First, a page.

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Maintaining Your Windows Vista System : Checking Free Disk Space

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7/11/2011 9:24:10 AM
Hard disks with capacities measured in the tens of gigabytes are commonplace even in low-end systems nowadays, so disk space is much less of a problem than it used to be. Still, you need to keep track of how much free space you have on your disk drives, particularly the %SystemDrive%, which usually stores the virtual memory page file.

One way to check disk free space is to view the Computer folder using either the Tiles view—which includes the free space and total disk space with each drive icon—or the Details view—which includes columns for Total Size and Free Space, as shown in Figure 1. Alternatively, right-click the drive in Windows Explorer and then click Properties. The disk’s total capacity, as well as its current used and free space, appear in the General tab of the disk’s properties sheet.

Figure 1. Display the Computer folder in Details view to see the total size and free space on your system’s disks.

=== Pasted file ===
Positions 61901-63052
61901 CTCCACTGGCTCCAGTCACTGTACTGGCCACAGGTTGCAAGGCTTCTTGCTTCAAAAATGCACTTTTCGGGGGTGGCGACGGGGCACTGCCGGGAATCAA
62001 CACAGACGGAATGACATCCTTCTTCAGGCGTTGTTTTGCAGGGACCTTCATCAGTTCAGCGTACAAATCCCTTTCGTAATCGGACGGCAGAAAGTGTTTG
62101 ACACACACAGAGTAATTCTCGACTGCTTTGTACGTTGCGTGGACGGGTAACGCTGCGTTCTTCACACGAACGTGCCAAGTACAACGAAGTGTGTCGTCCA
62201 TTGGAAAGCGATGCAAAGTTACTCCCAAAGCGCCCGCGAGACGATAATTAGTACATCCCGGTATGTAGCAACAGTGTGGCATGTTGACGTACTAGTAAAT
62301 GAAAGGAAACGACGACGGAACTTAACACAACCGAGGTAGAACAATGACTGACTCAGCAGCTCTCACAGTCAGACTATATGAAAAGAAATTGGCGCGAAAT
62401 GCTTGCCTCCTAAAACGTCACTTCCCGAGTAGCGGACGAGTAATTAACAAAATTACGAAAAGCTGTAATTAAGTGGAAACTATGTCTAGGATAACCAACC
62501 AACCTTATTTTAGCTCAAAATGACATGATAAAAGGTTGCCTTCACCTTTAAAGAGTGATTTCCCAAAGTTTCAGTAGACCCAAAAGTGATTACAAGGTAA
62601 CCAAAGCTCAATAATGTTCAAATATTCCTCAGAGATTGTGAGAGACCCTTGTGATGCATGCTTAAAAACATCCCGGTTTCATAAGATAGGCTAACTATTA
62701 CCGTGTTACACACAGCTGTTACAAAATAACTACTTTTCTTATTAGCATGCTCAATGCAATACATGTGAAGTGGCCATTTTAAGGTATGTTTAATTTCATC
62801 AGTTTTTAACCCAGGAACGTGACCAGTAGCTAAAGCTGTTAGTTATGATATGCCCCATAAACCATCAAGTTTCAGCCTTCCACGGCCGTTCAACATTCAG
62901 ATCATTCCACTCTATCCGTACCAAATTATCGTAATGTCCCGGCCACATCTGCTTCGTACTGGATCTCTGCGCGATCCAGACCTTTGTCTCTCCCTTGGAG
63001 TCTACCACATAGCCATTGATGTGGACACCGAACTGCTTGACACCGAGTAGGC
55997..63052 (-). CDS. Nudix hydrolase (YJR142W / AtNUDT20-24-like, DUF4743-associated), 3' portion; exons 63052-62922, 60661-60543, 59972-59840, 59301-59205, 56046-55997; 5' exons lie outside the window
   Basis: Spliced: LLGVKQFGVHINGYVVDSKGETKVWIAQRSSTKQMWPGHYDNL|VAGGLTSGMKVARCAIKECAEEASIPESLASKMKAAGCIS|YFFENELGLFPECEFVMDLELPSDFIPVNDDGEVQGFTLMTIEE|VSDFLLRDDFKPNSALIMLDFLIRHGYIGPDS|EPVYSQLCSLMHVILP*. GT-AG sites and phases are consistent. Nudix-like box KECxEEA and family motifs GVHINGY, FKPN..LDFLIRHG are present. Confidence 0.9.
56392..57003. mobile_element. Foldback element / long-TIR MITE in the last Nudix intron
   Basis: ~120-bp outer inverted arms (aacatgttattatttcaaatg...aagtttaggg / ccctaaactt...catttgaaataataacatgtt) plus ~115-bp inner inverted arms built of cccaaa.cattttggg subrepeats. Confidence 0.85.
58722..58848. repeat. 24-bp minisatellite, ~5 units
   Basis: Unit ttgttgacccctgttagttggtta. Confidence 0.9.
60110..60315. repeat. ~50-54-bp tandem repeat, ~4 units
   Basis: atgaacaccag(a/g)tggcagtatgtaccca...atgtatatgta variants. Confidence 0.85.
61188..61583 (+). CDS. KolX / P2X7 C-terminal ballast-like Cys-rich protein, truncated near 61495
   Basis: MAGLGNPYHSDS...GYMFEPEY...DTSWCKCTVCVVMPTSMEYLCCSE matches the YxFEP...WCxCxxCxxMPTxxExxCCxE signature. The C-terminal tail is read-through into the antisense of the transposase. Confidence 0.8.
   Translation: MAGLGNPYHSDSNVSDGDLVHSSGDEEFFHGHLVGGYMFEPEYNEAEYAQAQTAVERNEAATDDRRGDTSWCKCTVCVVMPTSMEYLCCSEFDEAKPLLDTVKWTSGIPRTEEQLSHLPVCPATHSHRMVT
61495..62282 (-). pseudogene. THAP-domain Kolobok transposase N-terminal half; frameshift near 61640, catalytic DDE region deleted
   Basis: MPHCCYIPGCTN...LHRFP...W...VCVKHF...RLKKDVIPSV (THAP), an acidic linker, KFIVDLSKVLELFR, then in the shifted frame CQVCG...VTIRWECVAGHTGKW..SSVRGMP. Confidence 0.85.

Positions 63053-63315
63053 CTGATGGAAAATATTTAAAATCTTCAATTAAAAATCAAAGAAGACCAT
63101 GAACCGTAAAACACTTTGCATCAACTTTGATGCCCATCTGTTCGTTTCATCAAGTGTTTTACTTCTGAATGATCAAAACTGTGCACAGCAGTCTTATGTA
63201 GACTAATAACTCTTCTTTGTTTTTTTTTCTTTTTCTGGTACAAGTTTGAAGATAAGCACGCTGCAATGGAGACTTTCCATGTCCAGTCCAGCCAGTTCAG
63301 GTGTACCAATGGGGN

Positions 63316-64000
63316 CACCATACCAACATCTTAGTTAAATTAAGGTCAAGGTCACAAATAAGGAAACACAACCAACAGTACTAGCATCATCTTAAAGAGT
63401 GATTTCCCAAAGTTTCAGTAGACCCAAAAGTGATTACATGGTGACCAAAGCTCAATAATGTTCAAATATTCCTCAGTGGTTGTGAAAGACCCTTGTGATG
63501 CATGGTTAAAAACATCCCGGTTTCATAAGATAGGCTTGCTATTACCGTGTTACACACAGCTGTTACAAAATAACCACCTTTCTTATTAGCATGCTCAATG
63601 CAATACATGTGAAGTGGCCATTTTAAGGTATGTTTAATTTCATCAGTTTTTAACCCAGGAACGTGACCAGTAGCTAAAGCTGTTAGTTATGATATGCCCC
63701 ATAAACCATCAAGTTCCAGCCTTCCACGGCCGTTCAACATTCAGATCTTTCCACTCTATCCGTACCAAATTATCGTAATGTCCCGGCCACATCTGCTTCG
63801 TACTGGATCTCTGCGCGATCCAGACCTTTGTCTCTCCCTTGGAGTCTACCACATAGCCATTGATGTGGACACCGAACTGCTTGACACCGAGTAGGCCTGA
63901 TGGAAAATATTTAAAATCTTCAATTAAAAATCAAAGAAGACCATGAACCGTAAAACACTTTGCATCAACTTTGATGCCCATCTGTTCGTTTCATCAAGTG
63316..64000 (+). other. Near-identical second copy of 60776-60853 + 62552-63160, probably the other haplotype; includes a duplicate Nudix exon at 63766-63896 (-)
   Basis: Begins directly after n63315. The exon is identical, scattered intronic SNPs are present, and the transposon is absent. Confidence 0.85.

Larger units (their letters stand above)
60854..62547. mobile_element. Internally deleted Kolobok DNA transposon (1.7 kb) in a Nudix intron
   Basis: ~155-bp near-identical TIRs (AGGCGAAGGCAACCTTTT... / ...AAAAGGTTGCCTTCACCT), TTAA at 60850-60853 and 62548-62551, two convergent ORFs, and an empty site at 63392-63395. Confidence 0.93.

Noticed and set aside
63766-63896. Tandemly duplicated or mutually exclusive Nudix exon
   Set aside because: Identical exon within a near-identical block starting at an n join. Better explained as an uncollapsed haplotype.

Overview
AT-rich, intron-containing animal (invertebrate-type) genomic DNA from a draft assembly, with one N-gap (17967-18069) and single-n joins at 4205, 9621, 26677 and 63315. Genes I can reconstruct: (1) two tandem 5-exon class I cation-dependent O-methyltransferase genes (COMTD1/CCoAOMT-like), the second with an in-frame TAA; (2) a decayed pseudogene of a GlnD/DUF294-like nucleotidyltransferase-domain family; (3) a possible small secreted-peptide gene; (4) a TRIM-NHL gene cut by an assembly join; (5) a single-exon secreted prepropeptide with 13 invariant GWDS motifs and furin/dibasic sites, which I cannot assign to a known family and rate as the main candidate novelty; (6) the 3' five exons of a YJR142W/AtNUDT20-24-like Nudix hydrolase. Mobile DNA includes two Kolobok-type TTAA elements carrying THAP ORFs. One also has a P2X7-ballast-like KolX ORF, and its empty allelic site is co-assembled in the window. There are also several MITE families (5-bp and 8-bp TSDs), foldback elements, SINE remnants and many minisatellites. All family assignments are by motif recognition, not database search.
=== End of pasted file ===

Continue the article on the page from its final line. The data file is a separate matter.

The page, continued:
Listing 1 presents a VBScript procedure that displays the status and free space for each drive on your system.

Listing 1. A VBScript Example That Displays the Status and Free Space for Your System’s Drives
Option Explicit
Dim objFSO, colDiskDrives, objDiskDrive, strMessage

' Create the File System Object
Set objFSO = CreateObject("Scripting.FileSystemObject")

' Get the collection of disk drives
Set colDiskDrives = objFSO.Drives

' Run through the collection
strMessage = "Disk Drive Status Report" & vbCrLf & vbCrLf
For Each objDiskDrive in colDiskDrives

' Add the drive letter to the message
strMessage = strMessage & "Drive: " & objDiskDrive.DriveLetter & vbCrLf

' Check the drive status
If objDiskDrive.IsReady = True Then

' If it's ready, add the status and the free space to the message
strMessage = strMessage & "Status: Ready" & vbCrLf
strMessage = strMessage & "Free space: " & objDiskDrive.FreeSpace
strMessage = strMessage & vbCrLf & vbCrLf
Else

' Otherwise, just add the status to the message
strMessage = strMessage & "Status: Not Ready" & vbCrLf & vbCrLf
End If
Next

' Display the message
Wscript.Echo strMessage



This script creates a FileSystemObject and then uses its Drives property to return the system’s collection of disk drives. Then a For Each...Next loop runs through the collection, gathering the drive letter, the status, and, if the disk is ready, the free space. It then displays the drive data as shown in Figure 2.

Figure 2. The script displays the status and free space for each drive on your system.

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